Across the University of Iowa campus, researchers are using artificial intelligence, machine learning, and big data to tackle pressing issues related to healthcare, space exploration, and public health, including the COVID-19 pandemic. For more than 30 years, this research has been made possible through expertise as well as logistical and financial support from the UI College of Engineering. "Our ability to collaborate across disciplines, departments, and colleges demonstrates that the cutting-edge research done in our College of Engineering is tremendously important to the work of our entire campus," said Harriet Nembhard, dean of the College of Engineering. "These partnerships exist in ways one might expect such as in medical imaging in the UI Carver College of Medicine and injury prevention in the College of Public Health but we also support work in the Tippie College of Business, the College of Liberal Arts and Sciences, and the College of Education." In all, the Iowa Initiative for Artificial Intelligence, funded by the Office of the Provost, Colleges of Engineering, Liberal Arts and Sciences, Medicine, Business, and Education, as well as several UI departments and research centers leads 27 active projects across campus, many of which involve engineering researchers.
Total conference attendance at the 2020 Design Automation Conference (DAC), the industry's premier event dedicated to the design and design automation of electronic circuits and systems, leapt by 52% compared to DAC 2019, according to the 57th DAC Executive Committee (EC). The intense engagement at the 57th DAC, held for the first time virtually due to the recent pandemic, reflected a voracious appetite among engineers for information and insights to propel design innovation. Submissions to DAC's research track increased by 20% in the past two years, and the Designer, IP and Embedded Tracks submissions increased by 15% compared to 2019, continuing a steady three-year rise. The global reach of DAC, July 19 - 24, soared at the 2020 virtual event with attendance from the following regions: 24% Asia Pac, 11% Europe, 52% United States and 13% a combination of Canada, South America and Middle East. Despite the economic and social disruption caused by the pandemic, design innovation never sleeps," said Zhuo Li, General Chair of the 57th DAC. "We had record attendance viewing each of the four Keynotes, plus attendees globally were able to view the recorded technical sessions at their leisure in their respected time-zones.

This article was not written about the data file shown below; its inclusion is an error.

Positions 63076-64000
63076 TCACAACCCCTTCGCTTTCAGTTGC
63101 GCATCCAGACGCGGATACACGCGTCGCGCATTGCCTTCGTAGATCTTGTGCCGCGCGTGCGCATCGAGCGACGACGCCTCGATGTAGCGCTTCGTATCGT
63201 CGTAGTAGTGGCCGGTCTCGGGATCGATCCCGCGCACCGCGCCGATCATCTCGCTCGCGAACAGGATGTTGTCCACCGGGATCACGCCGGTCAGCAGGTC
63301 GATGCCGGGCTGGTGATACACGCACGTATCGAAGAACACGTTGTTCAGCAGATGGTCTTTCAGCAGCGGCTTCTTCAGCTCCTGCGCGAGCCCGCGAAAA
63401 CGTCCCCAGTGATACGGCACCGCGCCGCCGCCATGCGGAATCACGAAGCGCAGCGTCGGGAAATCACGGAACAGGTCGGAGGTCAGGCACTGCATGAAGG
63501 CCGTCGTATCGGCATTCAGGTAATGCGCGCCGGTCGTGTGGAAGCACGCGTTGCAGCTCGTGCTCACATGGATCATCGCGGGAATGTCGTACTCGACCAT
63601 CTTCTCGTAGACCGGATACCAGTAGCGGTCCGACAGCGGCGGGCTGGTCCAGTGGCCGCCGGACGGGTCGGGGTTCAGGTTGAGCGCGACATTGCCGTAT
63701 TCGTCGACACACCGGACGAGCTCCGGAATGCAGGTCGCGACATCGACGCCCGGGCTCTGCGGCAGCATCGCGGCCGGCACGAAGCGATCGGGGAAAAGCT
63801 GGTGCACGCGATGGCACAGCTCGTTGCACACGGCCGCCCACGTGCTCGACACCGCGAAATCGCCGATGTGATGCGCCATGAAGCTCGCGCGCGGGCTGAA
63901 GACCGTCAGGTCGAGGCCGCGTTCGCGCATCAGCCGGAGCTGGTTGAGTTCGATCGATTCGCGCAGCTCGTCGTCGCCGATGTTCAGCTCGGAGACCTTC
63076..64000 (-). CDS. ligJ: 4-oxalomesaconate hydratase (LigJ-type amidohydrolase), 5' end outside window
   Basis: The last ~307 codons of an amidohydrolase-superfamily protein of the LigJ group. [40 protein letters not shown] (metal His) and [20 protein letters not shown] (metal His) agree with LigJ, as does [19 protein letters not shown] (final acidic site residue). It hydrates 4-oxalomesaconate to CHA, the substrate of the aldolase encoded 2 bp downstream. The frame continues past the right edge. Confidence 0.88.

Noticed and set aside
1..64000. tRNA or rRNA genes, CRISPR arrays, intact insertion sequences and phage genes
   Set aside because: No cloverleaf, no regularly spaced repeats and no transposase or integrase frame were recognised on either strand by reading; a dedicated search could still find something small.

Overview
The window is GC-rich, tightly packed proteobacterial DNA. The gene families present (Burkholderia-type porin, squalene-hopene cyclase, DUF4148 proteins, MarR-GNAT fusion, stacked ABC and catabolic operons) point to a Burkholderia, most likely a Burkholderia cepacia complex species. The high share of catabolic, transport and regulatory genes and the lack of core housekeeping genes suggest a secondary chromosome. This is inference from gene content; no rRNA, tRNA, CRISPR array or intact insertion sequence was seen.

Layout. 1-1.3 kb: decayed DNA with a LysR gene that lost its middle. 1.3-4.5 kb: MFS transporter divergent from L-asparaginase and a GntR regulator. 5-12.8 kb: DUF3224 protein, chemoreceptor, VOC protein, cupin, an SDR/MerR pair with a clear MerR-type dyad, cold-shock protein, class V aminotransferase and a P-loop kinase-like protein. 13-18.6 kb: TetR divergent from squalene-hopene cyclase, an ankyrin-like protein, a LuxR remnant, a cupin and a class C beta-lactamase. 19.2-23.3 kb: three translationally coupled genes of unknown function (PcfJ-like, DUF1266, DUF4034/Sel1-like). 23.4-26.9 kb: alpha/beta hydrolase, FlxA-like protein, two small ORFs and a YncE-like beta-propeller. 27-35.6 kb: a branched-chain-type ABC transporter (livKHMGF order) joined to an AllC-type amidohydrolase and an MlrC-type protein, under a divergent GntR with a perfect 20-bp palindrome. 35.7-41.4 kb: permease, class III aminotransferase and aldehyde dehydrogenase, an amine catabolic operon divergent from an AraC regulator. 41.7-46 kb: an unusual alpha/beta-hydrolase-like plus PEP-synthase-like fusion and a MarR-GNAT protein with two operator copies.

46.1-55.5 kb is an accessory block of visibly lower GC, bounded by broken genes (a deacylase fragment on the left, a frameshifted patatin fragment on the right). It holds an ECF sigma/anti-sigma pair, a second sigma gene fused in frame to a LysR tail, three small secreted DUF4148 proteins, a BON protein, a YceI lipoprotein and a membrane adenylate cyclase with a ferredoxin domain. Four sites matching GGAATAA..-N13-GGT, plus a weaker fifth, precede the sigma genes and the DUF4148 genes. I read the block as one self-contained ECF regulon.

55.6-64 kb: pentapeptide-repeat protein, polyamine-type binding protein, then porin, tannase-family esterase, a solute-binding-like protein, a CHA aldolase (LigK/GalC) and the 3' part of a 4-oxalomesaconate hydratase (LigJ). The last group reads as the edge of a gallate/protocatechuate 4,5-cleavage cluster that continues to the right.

The conference will host keynote presentations from leading voices in data-driven innovation, lightning talks from Columbia University researchers, & interactive poster & technology demonstrations. Data Science Day provides a forum for innovators in academia, industry, & government to connect. Keynote Speakers Pat Bajari, Chief Economist, Vice President of Artificial Intelligence, Amazon Eric Schmidt, Technical Advisor to the Board, Alphabet Columbia University & Columbia University Data ScienceInstitute Affiliated Faculty Talks Lightning Talk:Cause, Learn, Optimize & Reason Melanie Wall, Professor, Department of Biostatistics, Mailman School of Public Health; & Director of Mental Health Data Science in the Department of Psychiatry, Columbia University Irving Medical Center & the New York State Psychiatric Institute Samory Kpotufe, Associate Professor, Department of Statistics, Faculty of Arts & Sciences Elias Bareinboim, Associate Professor, Department of Computer Science, Columbia Engineering; & Director of the Causal Artificial Intelligence (CausalAI) Laboratory, Columbia University Clifford Stein, Professor of Industrial Engineering & Operations Research, Department of Computer Science, Columbia Engineering; & Associate Director for Research, Data Science Institute, Columbia University Lightning Talk: Human Machine: A New Hybrid World Oded Netzer, Professor of Business, Marketing Division, Columbia Business School Lydia Chilton, Assistant Professor, Department of Computer Science, Columbia Engineering Sarah Rossetti, Assistant Professor, Biomedical Informatics, Department of Biomedical Informatics; Assistant Professor, School of Nursing, Columbia University Irving Medical Center Lightning Talk: Ethics & Privacy: Terms of Usage Roxana Geambasu, Associate Professor, Department of Computer Science, Columbia Engineering Rafael Yuste, Professor, Department of Biological Sciences, Faculty of Arts & Sciences Jeff Goldsmith, Associate Professor, Department of Biostatistics, Columbia University Mailman School of Public Health What are my transportation/parking options for getting to & from the event? Please visit the following link for directions & parking information: http://transportation.columbia.edu/For How can I contact the organizer with any questions?